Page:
14 Dec 2016 15:30pm
By Lydia Pitiri
WINDHOEK, 14 DEC (NAMPA) The giraffe population of east, central and west Africa is decreasing significantly, but is however increasing in Namibia and the rest of southern Africa.
The latest update of the International Union for Conservation of Nature (IUCN) released last week on the Red List of Threatened Species indicates that Africa lost almost 40 per cent of its giraffe population over the last three decades.
In an interview with Nampa this week, director and co-founder of the Giraffe Conservation Foundation (GCF) and co-chair of the IUCN SSC Giraffe and Okapi Specialist Group, Julian Fennessy said the decline is mostly caused by human population growth.
As people have expanded across the continent, more land is needed for development which unfortunately results in less land for wildlife, Fennessy said.
He added that habit loss had the greatest impact but most recently, poaching and illegal hunting in central and eastern Africa had led to the decrease in giraffe numbers.
Fennessy also said Namibia has been very successful in its conservation and management of giraffes, leading to the number of the animals doubling if not tripling over the last three decades.
Namibia houses over 12 000 giraffes of which most are Angolan giraffes, while over 100 are South African giraffes, according to Fennessy.
It is really unlikely that this type of decline experienced elsewhere will happen in Namibia unless there is an international interest in giraffe bones and skins, he noted.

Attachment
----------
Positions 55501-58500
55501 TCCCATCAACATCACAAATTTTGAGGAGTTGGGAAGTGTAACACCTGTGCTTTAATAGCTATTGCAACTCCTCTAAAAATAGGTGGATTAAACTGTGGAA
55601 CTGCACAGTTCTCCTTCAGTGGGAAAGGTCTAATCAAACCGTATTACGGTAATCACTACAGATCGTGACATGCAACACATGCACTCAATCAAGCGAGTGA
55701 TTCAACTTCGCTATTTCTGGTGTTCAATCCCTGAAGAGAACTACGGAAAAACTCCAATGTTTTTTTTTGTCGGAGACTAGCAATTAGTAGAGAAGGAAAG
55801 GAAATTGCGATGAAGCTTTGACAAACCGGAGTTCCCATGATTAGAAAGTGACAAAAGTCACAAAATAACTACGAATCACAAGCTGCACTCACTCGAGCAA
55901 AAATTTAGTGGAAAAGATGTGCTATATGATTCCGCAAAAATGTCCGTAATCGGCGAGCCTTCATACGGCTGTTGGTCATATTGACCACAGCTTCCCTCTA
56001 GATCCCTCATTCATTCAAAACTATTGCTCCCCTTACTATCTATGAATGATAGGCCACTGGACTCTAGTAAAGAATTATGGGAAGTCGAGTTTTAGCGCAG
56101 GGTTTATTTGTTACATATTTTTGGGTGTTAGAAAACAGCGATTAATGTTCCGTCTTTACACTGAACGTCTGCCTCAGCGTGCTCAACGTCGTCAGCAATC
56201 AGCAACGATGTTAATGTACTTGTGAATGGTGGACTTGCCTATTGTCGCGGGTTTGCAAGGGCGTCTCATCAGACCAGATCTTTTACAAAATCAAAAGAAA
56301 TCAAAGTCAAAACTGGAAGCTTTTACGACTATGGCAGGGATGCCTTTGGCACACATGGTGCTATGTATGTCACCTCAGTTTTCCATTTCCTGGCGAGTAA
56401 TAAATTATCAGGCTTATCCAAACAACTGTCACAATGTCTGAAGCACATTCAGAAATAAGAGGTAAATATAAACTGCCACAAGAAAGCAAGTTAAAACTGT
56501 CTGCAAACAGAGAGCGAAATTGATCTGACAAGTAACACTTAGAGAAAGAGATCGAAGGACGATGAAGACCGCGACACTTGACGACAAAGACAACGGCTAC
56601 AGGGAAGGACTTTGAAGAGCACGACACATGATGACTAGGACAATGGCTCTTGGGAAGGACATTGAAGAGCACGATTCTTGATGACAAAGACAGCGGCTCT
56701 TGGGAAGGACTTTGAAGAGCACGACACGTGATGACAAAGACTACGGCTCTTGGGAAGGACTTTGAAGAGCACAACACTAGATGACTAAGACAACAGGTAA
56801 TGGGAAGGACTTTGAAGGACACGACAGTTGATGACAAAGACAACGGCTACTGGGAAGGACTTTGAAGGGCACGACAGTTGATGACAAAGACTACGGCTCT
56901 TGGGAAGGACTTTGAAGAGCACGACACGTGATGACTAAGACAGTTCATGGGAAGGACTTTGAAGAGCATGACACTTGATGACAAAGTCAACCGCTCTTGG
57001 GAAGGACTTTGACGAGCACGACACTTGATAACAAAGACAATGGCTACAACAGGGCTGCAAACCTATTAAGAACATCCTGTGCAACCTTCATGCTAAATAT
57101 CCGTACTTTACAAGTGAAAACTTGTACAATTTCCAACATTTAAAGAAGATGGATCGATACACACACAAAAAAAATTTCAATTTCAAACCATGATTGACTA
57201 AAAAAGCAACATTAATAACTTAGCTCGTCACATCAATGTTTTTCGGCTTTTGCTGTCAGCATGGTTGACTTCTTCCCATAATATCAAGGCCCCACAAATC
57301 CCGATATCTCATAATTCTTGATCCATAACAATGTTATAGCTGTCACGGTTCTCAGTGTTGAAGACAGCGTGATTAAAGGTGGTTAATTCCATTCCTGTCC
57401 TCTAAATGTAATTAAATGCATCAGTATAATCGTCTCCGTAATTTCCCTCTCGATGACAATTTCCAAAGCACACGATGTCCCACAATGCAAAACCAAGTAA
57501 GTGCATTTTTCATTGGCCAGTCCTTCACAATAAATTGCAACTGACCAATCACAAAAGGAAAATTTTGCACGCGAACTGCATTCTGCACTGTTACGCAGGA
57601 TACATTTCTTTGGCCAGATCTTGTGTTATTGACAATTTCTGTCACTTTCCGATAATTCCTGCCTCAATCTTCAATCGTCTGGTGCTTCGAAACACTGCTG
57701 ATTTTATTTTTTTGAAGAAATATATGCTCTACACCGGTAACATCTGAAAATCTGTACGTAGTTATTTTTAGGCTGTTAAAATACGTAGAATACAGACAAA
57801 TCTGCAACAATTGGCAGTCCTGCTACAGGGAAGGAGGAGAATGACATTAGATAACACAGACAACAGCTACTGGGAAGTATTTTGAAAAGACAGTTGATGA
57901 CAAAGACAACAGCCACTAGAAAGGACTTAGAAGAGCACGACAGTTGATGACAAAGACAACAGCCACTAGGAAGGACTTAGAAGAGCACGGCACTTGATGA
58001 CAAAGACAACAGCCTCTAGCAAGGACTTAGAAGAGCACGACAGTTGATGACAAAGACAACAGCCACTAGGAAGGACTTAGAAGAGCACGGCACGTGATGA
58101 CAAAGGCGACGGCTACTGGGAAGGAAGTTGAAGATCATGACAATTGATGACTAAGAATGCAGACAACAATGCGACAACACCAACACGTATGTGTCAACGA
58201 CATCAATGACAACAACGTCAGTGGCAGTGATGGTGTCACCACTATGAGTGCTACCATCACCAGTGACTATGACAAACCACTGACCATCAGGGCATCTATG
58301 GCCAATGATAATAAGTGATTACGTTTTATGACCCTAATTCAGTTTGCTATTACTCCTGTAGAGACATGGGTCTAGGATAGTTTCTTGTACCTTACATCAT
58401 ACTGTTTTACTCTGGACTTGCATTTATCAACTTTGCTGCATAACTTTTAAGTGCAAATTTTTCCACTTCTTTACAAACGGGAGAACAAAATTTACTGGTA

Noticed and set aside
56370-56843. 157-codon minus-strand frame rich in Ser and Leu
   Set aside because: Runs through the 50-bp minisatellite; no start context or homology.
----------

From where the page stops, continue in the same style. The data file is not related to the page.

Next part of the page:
He added that community conservation with support from Government and the private sector had done an amazing job as Namibia and South Africa combined houses 50 per cent of the world giraffe population.
Fennessy encouraged the highlighting of success stories from southern Africa, which is mostly based on proper legislation and policies, in the furtherance of the protection of the wild animals.
We need to take this information to the governments of east and central Africa and tell them that we can develop good strategies and action plans to uphold giraffe populations. From there, we can look at good anti-poaching patrol and monitoring, Fennessy suggested.
He said a little bit of cooperation among partners across Africa could make a positive difference in curbing the decimation of the African giraffe population.